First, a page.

INFLUENCES AND ADAPTATIONS
This image type is flexible enough to accommodate local flora and fauna such as Ravenna's date palms or specific bird species example. It can also influence compositional choices in other image types, for example the Traditio Legis. Usually Paul and Peter face forward as they stand erect on either side of Christ, but in this case they face him as they approach bowing, and Peter carries a large cross, reflecting Matthew 16:24, "If any man will come after me, let him deny himself, and take up his cross, and follow me." A similar Traditio Legis is found in a baptistery mosaic in Naples. Another example of the influence of our image type is this dome mosaic, which pictures an architectural element populated with peacocks and kantharoi.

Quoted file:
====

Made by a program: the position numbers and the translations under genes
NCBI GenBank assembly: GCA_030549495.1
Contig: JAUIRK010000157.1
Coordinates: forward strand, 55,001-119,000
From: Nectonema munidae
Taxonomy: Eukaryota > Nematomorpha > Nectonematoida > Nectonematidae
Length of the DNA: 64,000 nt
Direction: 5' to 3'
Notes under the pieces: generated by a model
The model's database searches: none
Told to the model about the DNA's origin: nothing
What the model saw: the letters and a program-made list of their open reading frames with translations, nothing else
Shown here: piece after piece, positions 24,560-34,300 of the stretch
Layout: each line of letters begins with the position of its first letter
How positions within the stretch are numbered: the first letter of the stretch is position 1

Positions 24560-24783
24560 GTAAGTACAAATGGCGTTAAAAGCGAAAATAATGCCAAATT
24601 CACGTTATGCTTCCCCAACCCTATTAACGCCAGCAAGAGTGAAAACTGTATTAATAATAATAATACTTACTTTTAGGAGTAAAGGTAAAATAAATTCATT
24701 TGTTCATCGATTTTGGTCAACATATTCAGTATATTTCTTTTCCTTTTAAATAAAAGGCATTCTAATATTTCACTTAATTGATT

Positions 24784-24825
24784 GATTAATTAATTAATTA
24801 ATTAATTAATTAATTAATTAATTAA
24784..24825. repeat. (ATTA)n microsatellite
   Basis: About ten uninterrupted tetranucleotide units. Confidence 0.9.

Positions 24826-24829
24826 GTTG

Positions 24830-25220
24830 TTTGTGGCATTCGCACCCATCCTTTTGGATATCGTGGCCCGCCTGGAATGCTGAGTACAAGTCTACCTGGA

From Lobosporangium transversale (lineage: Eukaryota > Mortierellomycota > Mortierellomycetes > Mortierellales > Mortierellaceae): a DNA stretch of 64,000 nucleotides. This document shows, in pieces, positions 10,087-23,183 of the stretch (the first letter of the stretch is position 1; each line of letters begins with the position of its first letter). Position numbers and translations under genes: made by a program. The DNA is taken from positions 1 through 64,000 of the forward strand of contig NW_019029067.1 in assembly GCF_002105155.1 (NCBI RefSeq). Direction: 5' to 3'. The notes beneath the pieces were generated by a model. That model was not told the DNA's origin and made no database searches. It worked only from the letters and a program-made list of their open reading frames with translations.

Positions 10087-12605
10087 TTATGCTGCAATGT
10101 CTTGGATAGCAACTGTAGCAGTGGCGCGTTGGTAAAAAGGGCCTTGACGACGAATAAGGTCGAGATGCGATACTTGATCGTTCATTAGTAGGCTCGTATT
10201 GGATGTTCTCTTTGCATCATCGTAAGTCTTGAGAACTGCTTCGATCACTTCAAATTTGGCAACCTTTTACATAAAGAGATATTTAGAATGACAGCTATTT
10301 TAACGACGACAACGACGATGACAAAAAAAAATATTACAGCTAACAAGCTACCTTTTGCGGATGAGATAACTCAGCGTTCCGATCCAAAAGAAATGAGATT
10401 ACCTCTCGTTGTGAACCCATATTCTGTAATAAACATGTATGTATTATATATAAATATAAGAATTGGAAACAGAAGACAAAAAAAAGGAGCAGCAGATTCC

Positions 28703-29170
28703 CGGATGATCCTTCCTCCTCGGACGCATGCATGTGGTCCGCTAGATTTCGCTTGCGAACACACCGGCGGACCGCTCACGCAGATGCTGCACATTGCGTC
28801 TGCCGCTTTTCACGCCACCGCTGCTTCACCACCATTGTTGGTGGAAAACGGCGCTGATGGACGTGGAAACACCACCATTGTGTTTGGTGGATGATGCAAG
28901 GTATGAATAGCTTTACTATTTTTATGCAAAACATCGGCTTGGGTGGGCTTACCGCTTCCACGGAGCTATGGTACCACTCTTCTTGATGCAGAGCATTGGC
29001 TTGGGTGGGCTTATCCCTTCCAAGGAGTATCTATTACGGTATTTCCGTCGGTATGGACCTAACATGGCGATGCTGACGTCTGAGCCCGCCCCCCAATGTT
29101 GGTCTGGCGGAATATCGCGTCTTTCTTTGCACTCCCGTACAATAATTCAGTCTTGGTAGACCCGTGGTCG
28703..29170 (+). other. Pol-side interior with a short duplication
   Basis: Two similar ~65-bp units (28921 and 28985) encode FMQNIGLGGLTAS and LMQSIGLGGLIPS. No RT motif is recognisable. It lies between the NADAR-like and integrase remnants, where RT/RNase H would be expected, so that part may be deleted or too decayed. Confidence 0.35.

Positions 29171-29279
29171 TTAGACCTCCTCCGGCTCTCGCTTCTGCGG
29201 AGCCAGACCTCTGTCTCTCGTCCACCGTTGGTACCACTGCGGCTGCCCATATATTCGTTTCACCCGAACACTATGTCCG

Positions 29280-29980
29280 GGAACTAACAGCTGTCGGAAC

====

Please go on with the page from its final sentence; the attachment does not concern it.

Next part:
The examples cited on this page are mostly from Greece and the Adriatic basin, but this is partially a function of the travels of the photographers. According to E. B. Smith (Early Christian Iconography, 198-200), Gaul received the fountain/kantharos image type, with all its variants, from Syria. As for dates, echoes of the tradition reach into the 8th century in Classe (the Sarcophagus of Felix) and the 7th in Gaul (e.g. the Sarcophagus of Drausinius in the Louvre).
Prepared in 2018 by Richard Stracke, Emeritus Professor of English, Augusta University.
Mosaic at the baptistery of the Plaošnik Basilica, Ohrid, Republic of Macedonia. Date uncertain, 5th or possibly 4th century. See the description page.